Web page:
• Innovation systems offer a distinctive product or service. Innovation can take place across any dimension of care delivery, from clinical care to patient experience to care financing. The intellectual capital obtained by codifying innovation may be exported and monetized at other health systems — for instance, through cobranding. Cleveland Clinic is an example of a system pursuing an innovation play. • Location-based systems are embedded in local communities. This is perhaps the most common operating model, especially dominant in rural areas, but also the most exposed to profitability pressure. Value creation comes from channeling demand from the captive local population, and providing more cost-effective ways to satisfy it. Once the market is outgrown, M&A plays can follow any of the paths described above.
Innovation can take place across any dimension of care delivery, from clinical care to patient experience to care financing.
Case study: LifePoint How to build a coherent portfolio
Founded in 1999 as a for-profit spinoff from HCA, LifePoint began with 23 hospitals mostly in the southeastern United States. Since then, it has grown steadily using a scaled portfolio M&A play. With this approach, LifePoint has acquired about 20 hospitals, increased revenues to US$3.7 billion by 2011, and outperformed the S&P 500 since 2000. This impressive M&A performance is thanks, in large part, to a specific set of criteria and processes that ensure the organization acquires hospitals with the right capabilities so that LifePoint can capture their full value. This criteria and process include the following requirements: • Targets must be acute-care hospitals with strong positions in nonurban markets with unmet specialty-care needs. Margins should be in the low teens with a potential to increase through operational improvements. • After a deal closes, LifePoint applies a three-pronged capabilities system to acquired hospitals: Service line expansion: Win business from local competitors by strengthening existing service lines and building new specialties, such as cardiology and neurology; Physician recruitment: Attract highquality physicians to undersupplied markets, in part by offering location preferences and flexible employment options, such as working a certain number of hours or seeing a certain number of patients; and Operational excellence: Integrate acquired hospitals into its IT systems and other operational processes to drive scale efficiencies across the system. • Operate a “transition services division” that manages the M&A process and maintains communication and cooperation for several years after the deal closes to ensure a smooth transition to the LifePoint model in order to capture full value. • Invest in leadership development so managers understand how to leverage LifePoint’s resources and technologies across the enterprise, and build specific skills in operating small hospitals in small towns. Describing this philosophy, LifePoint CEO William F. Carpenter III recently told Becker’s Hospital Review, “We created strategies for each of our hospitals designed around recruiting the right physicians in the community, establishing new service lines that had not previously been provided in the community, and making appropriate capital investments in the hospital to allow physicians to provide care under these new service lines.”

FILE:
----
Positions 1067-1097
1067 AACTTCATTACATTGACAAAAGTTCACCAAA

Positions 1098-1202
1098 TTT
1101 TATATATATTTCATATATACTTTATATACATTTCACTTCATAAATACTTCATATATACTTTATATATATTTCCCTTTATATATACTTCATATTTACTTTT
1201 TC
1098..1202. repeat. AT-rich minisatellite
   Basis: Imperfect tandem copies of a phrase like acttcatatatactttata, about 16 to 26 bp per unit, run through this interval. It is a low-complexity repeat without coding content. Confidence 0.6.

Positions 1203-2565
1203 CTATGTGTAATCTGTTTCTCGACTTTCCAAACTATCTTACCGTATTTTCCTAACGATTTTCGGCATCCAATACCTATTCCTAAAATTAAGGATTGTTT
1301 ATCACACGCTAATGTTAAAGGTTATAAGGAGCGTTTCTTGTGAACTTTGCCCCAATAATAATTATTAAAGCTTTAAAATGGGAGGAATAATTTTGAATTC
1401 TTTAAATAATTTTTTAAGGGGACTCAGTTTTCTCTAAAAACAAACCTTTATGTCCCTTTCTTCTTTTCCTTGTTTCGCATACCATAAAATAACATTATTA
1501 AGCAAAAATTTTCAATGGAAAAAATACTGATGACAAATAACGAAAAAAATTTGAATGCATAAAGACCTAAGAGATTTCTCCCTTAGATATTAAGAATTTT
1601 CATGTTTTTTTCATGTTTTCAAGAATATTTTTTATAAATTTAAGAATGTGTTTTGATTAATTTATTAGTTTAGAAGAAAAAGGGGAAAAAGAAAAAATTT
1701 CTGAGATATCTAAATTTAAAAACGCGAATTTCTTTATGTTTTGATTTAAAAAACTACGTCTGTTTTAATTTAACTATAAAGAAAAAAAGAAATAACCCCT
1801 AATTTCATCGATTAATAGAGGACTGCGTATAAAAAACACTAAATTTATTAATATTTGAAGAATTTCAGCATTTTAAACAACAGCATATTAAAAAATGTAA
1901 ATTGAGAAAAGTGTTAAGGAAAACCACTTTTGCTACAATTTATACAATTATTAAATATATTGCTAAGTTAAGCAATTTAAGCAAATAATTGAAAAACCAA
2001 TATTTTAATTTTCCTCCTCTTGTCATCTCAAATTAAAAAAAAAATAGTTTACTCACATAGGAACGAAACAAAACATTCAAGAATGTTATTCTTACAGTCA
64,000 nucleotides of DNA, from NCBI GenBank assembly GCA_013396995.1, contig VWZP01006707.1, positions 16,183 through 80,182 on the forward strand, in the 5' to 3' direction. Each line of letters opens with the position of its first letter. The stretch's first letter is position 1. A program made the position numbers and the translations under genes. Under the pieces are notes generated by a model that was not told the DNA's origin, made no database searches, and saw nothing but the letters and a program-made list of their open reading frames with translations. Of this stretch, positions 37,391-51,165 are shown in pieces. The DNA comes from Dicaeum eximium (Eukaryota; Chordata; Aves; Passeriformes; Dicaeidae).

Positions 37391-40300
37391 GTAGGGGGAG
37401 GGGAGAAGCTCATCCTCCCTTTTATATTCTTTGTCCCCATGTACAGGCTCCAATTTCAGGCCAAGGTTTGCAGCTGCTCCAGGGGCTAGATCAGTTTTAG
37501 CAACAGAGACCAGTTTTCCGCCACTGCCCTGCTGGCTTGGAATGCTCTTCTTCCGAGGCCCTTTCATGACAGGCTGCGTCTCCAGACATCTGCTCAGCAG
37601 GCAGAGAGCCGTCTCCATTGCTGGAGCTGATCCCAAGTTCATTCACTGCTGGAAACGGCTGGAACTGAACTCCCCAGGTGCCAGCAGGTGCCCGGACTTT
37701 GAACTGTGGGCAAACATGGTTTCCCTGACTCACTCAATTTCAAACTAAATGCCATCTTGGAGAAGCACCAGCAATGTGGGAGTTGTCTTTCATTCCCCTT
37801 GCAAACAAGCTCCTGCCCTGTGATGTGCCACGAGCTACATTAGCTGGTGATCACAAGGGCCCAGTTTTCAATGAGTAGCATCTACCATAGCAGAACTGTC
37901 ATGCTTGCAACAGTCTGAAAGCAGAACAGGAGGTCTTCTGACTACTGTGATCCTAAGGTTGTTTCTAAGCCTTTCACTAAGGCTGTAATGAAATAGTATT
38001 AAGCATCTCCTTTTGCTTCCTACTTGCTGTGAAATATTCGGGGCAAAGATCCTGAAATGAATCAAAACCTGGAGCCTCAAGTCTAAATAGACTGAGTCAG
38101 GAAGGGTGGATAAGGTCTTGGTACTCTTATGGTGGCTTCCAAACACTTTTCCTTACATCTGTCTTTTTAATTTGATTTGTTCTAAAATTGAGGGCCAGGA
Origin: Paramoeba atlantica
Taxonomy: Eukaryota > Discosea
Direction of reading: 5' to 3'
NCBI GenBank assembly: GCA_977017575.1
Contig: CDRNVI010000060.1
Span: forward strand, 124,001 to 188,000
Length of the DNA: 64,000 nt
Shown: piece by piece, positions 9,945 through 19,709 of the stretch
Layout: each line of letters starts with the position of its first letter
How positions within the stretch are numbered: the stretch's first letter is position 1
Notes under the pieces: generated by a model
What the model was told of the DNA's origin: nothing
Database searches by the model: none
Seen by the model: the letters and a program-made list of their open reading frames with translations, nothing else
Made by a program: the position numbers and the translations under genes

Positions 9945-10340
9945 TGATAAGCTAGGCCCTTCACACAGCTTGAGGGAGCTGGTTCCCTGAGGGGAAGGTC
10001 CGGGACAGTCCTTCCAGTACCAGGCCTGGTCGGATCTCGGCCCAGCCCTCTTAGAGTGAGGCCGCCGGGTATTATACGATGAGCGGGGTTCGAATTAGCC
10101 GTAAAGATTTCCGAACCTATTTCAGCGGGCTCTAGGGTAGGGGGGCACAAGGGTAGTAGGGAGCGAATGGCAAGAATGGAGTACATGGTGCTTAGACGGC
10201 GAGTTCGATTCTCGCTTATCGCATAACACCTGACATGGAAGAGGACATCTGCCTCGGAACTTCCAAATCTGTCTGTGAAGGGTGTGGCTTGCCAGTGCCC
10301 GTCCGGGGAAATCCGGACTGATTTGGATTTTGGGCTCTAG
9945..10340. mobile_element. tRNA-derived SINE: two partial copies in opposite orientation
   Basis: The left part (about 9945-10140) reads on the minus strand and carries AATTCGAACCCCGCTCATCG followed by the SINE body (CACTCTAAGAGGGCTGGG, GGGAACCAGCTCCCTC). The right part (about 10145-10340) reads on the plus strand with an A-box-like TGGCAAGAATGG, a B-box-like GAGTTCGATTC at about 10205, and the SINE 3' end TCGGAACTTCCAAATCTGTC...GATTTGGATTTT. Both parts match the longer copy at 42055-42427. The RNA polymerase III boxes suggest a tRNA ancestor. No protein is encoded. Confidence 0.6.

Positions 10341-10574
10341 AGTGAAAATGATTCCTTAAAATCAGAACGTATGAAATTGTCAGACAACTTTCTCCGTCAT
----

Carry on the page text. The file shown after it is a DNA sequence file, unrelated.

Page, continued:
Conclusion: Implications for success
Given the relentless financial pressure on the healthcare industry, it is clear that a new wave of M&A will reshape the industry in the next few years. But given the poor performance of past deals, leaders need a new M&A strategy that focuses on the best capabilities fit, not only on financial attractiveness. This insight has four major implications for hospital and health systems leaders contemplating M&A in the current landscape. First, it is critical to begin with a clear choice of operating model and a deep understanding of the capabilities system that underpins it, and management must stay true to this choice. Second, evolve capabilities deliberately, not opportunistically. Third, instead of trying to bend toward targets and markets that appear “attractive,” select those that will thrive in your capabilities system. Last, when pursuing integration, ensure that the pursuit of synergies does not dilute or destroy the capabilities system that lies at the core of long-term value creation. With these principles as a guide, M&A strategy has a higher likelihood of success, creating a new organization that is stronger and better positioned to weather the changing healthcare landscape than the old one. These principles will also help leaders of target organizations to judge the wisdom of a deal and objectively evaluate whether to wait for another suitor. Without the capabilities fit, as our research shows, the odds are high that most deals will end up being an expensive mistake.
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This report was originally published by Booz & Company in 2013.